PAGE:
Companies are beginning to ship directly from the back room at many locations in an effort to capture the omnichannel market, DC Velocity reported. Omnichannel means being able to make the shipping experience the same whether someone orders online, from a store or via a meeting with someone in sales. The trick behind the ability to offer this service is a fine mastery of the warehouse and the back room.
One problem with this is that many back rooms aren't as well-organized as they ought to be. A proper back room should offer the same ability to move out a product as a distribution center, but very few companies can offer this right now, and that means that shipping from a warehouse is often the option taken rather than sending it out from the store, even if the store is closer to the destination being shipped to.
Companies are becoming more competitive about supply chains than ever before. Amazon Prime, which offers free two-day shipping for a yearly fee, is growing. According to Multi-Channel Merchant, Amazon signed up 10 million new members to its service over the holiday season, which is a major expansion for the company. Companies that want to keep up with Amazon will have to organize their logistics better so as to more effectively compete in the shipping trade.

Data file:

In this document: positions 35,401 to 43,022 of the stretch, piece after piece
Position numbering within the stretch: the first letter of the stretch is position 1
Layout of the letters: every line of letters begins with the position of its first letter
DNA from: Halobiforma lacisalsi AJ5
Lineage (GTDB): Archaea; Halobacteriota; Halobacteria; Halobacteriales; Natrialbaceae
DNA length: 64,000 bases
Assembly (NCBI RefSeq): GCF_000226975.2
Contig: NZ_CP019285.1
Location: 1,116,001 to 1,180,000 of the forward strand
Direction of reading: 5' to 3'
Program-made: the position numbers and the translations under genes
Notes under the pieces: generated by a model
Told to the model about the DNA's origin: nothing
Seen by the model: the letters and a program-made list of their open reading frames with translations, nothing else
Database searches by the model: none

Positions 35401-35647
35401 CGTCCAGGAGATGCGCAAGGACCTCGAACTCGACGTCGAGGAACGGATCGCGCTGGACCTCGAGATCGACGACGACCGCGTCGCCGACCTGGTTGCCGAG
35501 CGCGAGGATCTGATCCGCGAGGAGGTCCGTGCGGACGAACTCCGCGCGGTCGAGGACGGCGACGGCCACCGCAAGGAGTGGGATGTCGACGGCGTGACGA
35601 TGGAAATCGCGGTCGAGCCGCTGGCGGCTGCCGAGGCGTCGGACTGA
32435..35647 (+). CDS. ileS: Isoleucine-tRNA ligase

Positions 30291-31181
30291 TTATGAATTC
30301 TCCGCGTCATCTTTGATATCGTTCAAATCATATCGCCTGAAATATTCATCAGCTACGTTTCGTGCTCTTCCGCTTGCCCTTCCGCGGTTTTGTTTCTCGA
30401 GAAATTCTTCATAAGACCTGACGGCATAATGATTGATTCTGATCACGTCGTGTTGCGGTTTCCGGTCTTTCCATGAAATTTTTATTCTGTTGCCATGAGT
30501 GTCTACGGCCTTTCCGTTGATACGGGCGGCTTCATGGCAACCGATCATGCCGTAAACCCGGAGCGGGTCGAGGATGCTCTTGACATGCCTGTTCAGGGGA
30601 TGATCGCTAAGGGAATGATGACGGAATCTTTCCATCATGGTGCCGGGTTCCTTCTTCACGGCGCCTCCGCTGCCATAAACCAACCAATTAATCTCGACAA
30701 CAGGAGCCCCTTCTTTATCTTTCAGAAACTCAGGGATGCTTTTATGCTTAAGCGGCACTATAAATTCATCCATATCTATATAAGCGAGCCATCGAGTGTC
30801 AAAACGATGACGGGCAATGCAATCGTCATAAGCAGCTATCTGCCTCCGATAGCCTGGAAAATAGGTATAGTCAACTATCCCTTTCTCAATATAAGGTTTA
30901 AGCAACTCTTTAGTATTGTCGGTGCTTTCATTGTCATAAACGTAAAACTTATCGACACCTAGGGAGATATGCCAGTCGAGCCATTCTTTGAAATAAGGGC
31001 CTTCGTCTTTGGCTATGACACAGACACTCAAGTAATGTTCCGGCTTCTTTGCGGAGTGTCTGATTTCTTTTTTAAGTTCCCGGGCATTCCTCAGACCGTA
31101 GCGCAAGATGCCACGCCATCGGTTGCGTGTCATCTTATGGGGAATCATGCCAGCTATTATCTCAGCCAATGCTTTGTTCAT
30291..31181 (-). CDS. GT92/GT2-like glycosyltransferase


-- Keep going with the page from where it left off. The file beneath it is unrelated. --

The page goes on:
Making the Supply Chain Transparent Free, two-day shipping is quickly becoming the norm because of Amazon. Many companies would be able to offer this if their supply chains ran more smoothly. One way to ensure a good supply chain is to keep track of the packages coming into and out of a warehouse, distribution center or even the back office of a store. Mobile data collection is the best way to offer this level of transparency. Workers can use barcode scanners to input data and then have it stored in a central computer that monitors the contents of stores across the state or country. When an order goes out, whatever is closer, no matter if it's a distribution center or a stock room, the package will be sent out from there. Next, it will be tracked with its barcode once again, ensuring timely delivery and maximum supply chain visibility.
Companies that use a website for much of their sales can also benefit from the omnichannel way of sending out packages by setting up the website to link with the data about where various objects are located. This way, things can always be sent from the right place.